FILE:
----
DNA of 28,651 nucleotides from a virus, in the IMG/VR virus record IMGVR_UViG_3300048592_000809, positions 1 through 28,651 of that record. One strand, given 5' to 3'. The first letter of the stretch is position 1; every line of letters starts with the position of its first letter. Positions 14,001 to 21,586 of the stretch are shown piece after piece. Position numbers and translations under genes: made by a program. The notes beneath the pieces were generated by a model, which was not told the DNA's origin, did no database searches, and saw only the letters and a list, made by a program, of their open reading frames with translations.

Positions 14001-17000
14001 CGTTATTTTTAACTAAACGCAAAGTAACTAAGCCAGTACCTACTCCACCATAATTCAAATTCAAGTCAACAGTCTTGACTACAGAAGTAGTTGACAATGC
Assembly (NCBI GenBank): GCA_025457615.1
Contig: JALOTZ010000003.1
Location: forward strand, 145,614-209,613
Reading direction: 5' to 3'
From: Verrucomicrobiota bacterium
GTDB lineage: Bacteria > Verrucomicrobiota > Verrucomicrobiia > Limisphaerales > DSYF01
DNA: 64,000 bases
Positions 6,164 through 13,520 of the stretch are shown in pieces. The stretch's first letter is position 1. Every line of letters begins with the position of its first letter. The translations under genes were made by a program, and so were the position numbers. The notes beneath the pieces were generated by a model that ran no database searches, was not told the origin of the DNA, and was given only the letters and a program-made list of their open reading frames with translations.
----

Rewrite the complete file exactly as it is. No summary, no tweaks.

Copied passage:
DNA of 28,651 nucleotides from a virus, in the IMG/VR virus record IMGVR_UViG_3300048592_000809, positions 1 through 28,651 of that record. One strand, given 5' to 3'. The first letter of the stretch is position 1; every line of letters starts with the position of its first letter. Positions 14,001 to 21,586 of the stretch are shown piece after piece. Position numbers and translations under genes: made by a program. The notes beneath the pieces were generated by a model, which was not told the DNA's origin, did no database searches, and saw only the letters and a list, made by a program, of their open reading frames with translations.

Positions 14001-17000
14001 CGTTATTTTTAACTAAACGCAAAGTAACTAAGCCAGTACCTACTCCACCATAATTCAAATTCAAGTCAACAGTCTTGACTACAGAAGTAGTTGACAATGC
Assembly (NCBI GenBank): GCA_025457615.1
Contig: JALOTZ010000003.1
Location: forward strand, 145,614-209,613
Reading direction: 5' to 3'
From: Verrucomicrobiota bacterium
GTDB lineage: Bacteria > Verrucomicrobiota > Verrucomicrobiia > Limisphaerales > DSYF01
DNA: 64,000 bases
Positions 6,164 through 13,520 of the stretch are shown in pieces. The stretch's first letter is position 1. Every line of letters begins with the position of its first letter. The translations under genes were made by a program, and so were the position numbers. The notes beneath the pieces were generated by a model that ran no database searches, was not told the origin of the DNA, and was given only the letters and a program-made list of their open reading frames with translations.